Nigel Farage anointed by the Bishop of Buckingham
But why else was a parliamentary candidate seeking an Episcopal audience?
Or did His Grace request a meeting with Mr Farage?
To congratulate him upon his rudeness to President Van Rompuy?
That does not sound at all like Bishop Alan.
A 'pastoral visit', perhaps?
But then His Grace would also feel obliged to extend similar invitations to the other Buckingham candidates, especially Speaker Bercow (if only out of Anglican via media ‘neutrality’).
Not to mention every other candidate in the parliamentary constituencies under his suffragan aegis (Chesham & Amersham, Aylesbury, Beaconsfield, Slough, Milton Keynes, and Wycombe – and that’s an awful lot of tea and cake).
But why is Mr Farage trumpeting the meeting abroad on Twitter?
Does he think that touching the hem of the Bishop’s garment might garner a few more votes?
Or heal him of his delusions and nightmares?
Or is it that Mr Farage is genuinely seeking dialogue with the Established Church, ‘in preparation for government’, as it were?
UKIP are making some favourable noises regarding the Christian faith.
They have said, for example, that ‘Christian faith schools must be allowed to teach Christian faith and morals. They must be allowed to do what it says on the tin. The agenda of political correctness should not be shoved down their throats’.
There is a commitment among many members to 'Christian values', and their new leader Lord Pearson has been termed ‘God’s Eurosceptic’.
He is referred to as ‘a man of manic activity (with) the inflexible resolve of an indefatigable, compulsive fighter’. Beneath a kindly humility he is ‘burning with moral fire’. To understand what makes him tick, one has to appreciate that he is inspired not by politics, financial gain or personal ambition, but by an understanding and appreciation of ‘his place and purpose in the universe’: his charity work for the mentally handicapped; his passion for democracy; his anti-corruption stance; his record of helping Soviet and East European dissidents; his remembrance of God and loathing of Socialism all derive from a ‘Manichean vision’ in which ‘evils (are) fighting side by side in (a) cosmic conflict’.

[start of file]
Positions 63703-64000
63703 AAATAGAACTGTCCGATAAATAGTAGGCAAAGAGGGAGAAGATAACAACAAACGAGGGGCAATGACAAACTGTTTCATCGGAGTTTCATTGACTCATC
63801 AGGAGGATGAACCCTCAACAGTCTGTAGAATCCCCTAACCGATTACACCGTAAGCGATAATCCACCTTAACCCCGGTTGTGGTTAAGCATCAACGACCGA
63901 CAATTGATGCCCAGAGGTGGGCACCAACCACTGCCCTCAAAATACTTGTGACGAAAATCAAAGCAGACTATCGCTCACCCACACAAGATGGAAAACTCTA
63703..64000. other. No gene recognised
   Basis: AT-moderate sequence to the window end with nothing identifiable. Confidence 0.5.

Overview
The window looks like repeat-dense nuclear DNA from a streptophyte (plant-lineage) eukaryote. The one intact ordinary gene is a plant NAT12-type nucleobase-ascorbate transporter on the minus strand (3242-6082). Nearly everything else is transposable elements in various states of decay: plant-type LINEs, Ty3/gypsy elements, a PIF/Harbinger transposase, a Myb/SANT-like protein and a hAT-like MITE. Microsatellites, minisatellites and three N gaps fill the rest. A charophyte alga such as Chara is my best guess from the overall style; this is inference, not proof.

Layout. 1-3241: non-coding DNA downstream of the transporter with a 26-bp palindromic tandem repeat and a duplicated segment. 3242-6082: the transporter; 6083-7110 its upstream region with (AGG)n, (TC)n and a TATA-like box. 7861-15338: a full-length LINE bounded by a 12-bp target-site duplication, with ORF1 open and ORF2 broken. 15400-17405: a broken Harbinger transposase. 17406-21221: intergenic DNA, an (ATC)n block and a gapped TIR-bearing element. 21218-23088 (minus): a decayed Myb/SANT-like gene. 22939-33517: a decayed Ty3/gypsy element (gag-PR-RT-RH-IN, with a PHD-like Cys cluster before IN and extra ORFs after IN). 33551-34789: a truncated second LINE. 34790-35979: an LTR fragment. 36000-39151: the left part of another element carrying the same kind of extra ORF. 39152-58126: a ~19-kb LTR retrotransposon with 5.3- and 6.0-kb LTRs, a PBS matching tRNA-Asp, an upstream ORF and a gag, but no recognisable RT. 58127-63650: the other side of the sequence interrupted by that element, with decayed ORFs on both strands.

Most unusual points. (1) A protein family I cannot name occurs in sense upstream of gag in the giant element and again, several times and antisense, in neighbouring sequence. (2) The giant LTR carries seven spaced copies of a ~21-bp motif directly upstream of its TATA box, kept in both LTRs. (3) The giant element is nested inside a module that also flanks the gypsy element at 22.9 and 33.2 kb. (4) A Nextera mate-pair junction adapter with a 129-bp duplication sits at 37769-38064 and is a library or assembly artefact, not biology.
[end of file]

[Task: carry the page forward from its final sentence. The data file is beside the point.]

Cranmer does not know the Bishop of Buckingham’s politics any more than he knows Nigel Farage’s faith.
But knowing something of the manifest common sense, insight, discernment and wisdom they each possess, Cranmer would be tempted to bet (if he were so inclined) his withered arm that Bishop Alan might just be as relieved to see the back of John Bercow as Mr Farage would be.
And after witnessing the Speaker’s appalling performance and evident pro-Labour bias in the Chamber yesterday, one cannot help but feel that he is not the right man for that job at this time.
Paul Waugh reports:
John Bercow was struggling to keep order today in a way that I've rarely seen in the Chamber.
As Theresa Villiers got up for the urgent question on the BA strike, she questioned Labour's links to the Unite union.